The Hidden Upselling in Restaurants

The other day, my friend and I stopped by a restaurant to grab lunch before heading out to the movies. Aside from having a pretty good lunch, we also got a bit of a show as the waitress (who was quite good) used every trick in the book to try to upsell us, and make our bill (and ultimately her tip) bigger.

She did it so well, that had we gone for them all, our bill would have been twice as large. Not only that, she did it in such a way, that it didn’t seem like she was selling.

  1. Her ‘Recommended’ Dishes
    When welcoming us, she went through the lineup of what’s on special and what she recommends. I like when waitresses do this, as it usually means something off the menu is available, or there’s a daily deal. Where she tried to upsell us, was her ‘favorite’ thing just happened to be the most expensive item by far. (coincidence? I doubt it). Had I got for it, that would be $10 more than I planned to spend right there.
  2. Pesto-Mayo-Whatever Dipping Sauce
    When she asked if I wanted fries with my burger, I said yes. The next words were “would you like our pesto-mayo-whatever dipping sauce with that?” Well, no (I’m a ketchup fan), but thanks for asking. Had I said yes, that would have been an instant $2.50 extra.
  3. Desert
    As she comes to clear our plates, she puts down the desert menu and again points out her favorites… again, her favorites are the most expensive items on the menu. (who eats desert at 1pm on a weekday anyways?)  Desert alone would have been another $5… $10 if we went for her favorite item.
  4. Coffee
    Since it was waaaay to early in the day for desert, we declined. She went into asking if we’d like coffee or another drink. Another $3-5 if we went for it. At that point, we were done with the meal and had a movie to catch, so we just went for the bill.
  5. Credit Card
    I have a credit card with a chip in it, so I have to put in my pin number to purchase anything, along with enter a tip. The terminal she gave me had the quick key set up, to give a 20% tip, or enter different tip amount. Typically, I tip around 15%, so 20% didn’t seem like a far stretch — plus it saved me fumbling with a few more screens to enter a different amount. Having this quick key, instantly earned her another $1.50.

All in all, had we gone for all of her upsells, we would have spent double what we originally intended. Unfortunately for her, we were content with just burgers for lunch with no real extras. But she did end up with her 20% tip — which she earned — and we’ll probably go back next time we’re in the area.

When upsells like these are so flawlessly executed, you have to respect it. I wish the folks who try to sell an Extended Warrantee plan on a a $15 item, would take lessons from our waitress.

TSM

TSM is a twenty-something year old guy living in Canada. Follow along as he tries to build wealth through budgeting, investing, paying off student loans, and shopping for a home – all while trying to find his purpose in life.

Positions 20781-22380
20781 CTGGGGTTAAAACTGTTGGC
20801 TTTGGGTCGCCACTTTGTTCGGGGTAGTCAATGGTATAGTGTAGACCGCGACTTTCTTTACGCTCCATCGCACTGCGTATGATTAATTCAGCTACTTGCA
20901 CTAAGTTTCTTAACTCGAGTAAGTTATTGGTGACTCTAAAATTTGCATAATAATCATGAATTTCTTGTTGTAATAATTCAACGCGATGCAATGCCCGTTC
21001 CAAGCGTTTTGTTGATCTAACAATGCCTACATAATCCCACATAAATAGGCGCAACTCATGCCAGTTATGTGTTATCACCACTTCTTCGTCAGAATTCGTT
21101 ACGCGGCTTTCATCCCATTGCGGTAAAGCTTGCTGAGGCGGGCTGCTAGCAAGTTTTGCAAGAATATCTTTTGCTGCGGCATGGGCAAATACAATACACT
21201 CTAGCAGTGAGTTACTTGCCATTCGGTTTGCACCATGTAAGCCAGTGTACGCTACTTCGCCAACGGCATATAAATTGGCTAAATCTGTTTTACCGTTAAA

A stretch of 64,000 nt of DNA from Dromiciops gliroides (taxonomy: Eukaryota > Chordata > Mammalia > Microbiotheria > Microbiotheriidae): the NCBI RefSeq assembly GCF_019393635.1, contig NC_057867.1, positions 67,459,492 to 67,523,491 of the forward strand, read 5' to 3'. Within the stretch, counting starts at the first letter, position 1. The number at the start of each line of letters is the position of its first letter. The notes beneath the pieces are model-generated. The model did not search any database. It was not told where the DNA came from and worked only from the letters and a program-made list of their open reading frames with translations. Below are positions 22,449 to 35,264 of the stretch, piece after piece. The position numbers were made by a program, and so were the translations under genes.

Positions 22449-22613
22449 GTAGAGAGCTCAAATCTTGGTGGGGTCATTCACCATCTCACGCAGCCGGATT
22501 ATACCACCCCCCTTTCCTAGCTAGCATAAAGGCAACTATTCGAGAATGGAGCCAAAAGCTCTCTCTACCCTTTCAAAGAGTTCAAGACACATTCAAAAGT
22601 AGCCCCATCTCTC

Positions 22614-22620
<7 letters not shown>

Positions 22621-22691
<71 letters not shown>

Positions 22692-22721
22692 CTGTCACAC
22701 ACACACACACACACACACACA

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  1. The “default tip” option is always really tricky. I was paying by credit card in a cab a while back (I know, credit card enabled cabs!) and I know I always feel weird figuring out what to tip. But in this case, they had the options to pick 20% automatically (I’m pretty sure that was the lowest option available). The actual cost wasn’t very clear, so I couldn’t figure out a tip off the top of my head.
    I was so flustered I just gave up and put the 20% tip. I’m pretty sure he didn’t deserve it, since these days, cabbies don’t seem to know how to get anywhere without you giving them directions.
    Anyway, yep, there definitely are a lot of ways you end up paying extra.
    Oh, and p.s. thanks for dropping by my blog the other day. I hope you keep reading!

    • TSM
      Author

      Thanks for the comment. I’m impressed you found a cab that would take a credit card — everywhere I go, they put up such a fight over taking it!

  2. Red

    To answer your question, people like ME order dessert at 1 p.m. Okay, I never order dessert when I eat out because it’s expensive, and I’m usually full. BUT I totally would if I wasn’t full, and it was the same price as a brownie at the corner gas station. 😉

    • TSM
      Author

      I had a company lunch once, and the waitress kept asking if we wanted asparagus with what we ordered… so we all said yes (thinking a couple stalks)… Uhh… 5 separate orders, all SIDE orders, all came to the table, at $7 each. The waitress was an idiot…

  3. LC

    Mmm brownie… thanks, Red! 😛

    I absolutely hate when terminals have an automatic tip added to them! But I do love when terminals have three buttons for 10, 15, and 20%, so I don’t have to do the math… is that lazy of me? Oh well.

  4. Sounds like the only thing she missed was creating a custom combo for you. (I was reminded of all the fast food places who ask if you want the combo.)